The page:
Betelgeuse has been an object of interest for researchers in recent times. With the help of the Very Large Telescope, ESO had managed to record images that allow researchers to compare the state of the star before and after it began to dim during 2019.
The red supergiant can be found in the Orion constellation, and it used to shine brightly. However, at this point in time, the brightness level is at around 36% of the regular one, and the change can be observed with the naked eye.
Researchers are interested in the phenomena that led to the dimming process, and a team of astronomers harnessed the features of the Very Large Telescope to observe the star.
A series of images were recorded with the help of the advanced Sphere instrument, with one of the images showing Betelgeuse before it started to dim and offering a clears benchmark.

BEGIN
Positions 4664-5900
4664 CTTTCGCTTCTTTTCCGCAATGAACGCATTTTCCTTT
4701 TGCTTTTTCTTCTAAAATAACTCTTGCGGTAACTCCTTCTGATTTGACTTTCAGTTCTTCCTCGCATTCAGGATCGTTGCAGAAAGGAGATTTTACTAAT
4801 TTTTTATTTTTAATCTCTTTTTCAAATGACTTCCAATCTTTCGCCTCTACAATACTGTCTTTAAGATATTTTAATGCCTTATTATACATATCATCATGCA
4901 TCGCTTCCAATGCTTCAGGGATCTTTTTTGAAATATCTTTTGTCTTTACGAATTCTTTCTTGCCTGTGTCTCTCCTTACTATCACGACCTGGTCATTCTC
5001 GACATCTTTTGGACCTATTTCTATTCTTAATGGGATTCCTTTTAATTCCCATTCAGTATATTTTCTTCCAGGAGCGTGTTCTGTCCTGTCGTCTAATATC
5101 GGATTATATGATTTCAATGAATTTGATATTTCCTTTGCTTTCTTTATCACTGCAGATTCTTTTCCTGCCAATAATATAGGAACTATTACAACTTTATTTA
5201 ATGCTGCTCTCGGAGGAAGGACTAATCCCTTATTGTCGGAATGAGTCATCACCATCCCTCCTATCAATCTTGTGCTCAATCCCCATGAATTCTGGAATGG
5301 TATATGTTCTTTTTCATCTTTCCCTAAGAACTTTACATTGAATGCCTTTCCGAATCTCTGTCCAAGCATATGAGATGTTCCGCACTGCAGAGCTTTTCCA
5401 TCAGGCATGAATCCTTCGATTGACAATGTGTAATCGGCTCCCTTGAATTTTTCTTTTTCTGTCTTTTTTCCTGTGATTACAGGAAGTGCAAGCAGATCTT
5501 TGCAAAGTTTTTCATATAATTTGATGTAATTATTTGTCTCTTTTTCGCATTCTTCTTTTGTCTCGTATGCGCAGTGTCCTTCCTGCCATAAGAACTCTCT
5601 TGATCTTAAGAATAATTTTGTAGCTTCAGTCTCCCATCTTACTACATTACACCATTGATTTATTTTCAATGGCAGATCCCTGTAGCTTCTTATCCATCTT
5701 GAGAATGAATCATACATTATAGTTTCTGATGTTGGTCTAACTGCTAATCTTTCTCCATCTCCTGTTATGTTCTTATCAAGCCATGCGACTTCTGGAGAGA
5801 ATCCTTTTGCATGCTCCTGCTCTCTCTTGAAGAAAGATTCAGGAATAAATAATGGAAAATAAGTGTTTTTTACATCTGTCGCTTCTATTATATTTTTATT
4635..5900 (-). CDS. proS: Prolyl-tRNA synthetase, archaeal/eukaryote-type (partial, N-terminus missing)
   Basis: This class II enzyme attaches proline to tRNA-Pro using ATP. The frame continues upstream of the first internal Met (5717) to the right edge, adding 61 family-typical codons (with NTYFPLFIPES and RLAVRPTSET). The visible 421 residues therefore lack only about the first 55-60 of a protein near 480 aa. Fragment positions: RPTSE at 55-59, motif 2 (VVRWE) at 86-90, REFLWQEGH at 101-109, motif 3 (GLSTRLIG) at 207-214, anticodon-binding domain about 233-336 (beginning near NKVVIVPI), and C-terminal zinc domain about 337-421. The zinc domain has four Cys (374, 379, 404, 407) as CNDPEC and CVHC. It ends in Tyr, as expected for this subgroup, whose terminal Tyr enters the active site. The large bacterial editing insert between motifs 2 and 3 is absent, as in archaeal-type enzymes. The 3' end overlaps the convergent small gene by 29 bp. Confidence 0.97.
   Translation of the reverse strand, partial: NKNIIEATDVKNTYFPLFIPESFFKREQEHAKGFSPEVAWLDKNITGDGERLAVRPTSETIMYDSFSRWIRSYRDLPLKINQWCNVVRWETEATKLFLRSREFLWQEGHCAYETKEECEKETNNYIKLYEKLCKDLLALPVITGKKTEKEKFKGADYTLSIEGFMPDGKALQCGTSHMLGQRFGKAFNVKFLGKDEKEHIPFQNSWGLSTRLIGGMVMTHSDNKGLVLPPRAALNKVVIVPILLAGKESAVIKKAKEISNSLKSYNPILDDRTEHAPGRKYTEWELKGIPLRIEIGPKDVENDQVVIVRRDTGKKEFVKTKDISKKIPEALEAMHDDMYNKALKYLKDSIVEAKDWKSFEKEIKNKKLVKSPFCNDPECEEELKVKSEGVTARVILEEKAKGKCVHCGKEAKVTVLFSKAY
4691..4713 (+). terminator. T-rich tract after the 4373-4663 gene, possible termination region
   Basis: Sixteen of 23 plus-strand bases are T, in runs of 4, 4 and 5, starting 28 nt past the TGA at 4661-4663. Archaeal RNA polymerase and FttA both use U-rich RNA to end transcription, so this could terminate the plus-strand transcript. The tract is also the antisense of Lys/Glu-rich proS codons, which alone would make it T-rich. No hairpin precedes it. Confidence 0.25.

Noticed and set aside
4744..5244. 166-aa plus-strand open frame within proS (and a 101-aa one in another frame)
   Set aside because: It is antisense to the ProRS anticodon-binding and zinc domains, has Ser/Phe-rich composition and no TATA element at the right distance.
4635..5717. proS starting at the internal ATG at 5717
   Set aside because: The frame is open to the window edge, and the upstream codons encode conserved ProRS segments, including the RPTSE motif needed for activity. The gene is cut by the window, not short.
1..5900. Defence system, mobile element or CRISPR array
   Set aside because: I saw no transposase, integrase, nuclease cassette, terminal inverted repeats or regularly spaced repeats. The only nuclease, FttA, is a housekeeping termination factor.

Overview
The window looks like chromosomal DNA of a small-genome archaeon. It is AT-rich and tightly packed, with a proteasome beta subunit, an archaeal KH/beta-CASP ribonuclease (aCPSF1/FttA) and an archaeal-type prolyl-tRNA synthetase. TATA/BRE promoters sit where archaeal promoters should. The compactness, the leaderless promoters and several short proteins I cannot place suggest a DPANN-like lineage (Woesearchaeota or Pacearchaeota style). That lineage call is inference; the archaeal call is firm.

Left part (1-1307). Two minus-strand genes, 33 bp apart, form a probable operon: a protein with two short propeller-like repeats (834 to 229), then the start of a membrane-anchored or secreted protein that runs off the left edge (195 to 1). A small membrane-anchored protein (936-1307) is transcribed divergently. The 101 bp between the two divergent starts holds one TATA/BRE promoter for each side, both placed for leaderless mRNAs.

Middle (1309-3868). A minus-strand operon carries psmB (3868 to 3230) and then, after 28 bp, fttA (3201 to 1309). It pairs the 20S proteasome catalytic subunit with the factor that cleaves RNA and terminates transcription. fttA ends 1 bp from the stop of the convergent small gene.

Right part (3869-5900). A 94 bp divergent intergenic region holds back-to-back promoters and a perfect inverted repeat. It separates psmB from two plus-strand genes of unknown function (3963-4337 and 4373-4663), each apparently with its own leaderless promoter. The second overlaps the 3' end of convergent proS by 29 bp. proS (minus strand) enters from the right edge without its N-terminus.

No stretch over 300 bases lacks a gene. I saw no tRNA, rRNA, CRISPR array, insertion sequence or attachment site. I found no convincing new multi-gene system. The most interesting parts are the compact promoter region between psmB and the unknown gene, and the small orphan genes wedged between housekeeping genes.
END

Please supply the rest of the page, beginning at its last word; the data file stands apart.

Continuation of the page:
ESO records impressive images of Betelgeuse
Select voices argue that the star may be on the path of becoming a supernova since all red supergiant stars will reach the supernova state at some point in their existence. By analyzing the images, the astronomers have concluded that the shape of the star has started to be a little different in the recent months, a discovery that led to two potential theories.
One of them involves intense solar activity while the other mentions that the view towards the star could be blocked by an intense dust ejection.
Others are already hard at work on calculations related to the date on which the supernova explosion will take place. Data obtained with the help of several simulations suggest that the event could take place in the next 100,000 years.
The exact way in which the supernova event will take place cannot be predicted, but the distance between us and the star is so great that there will be no consequences for life on Earth.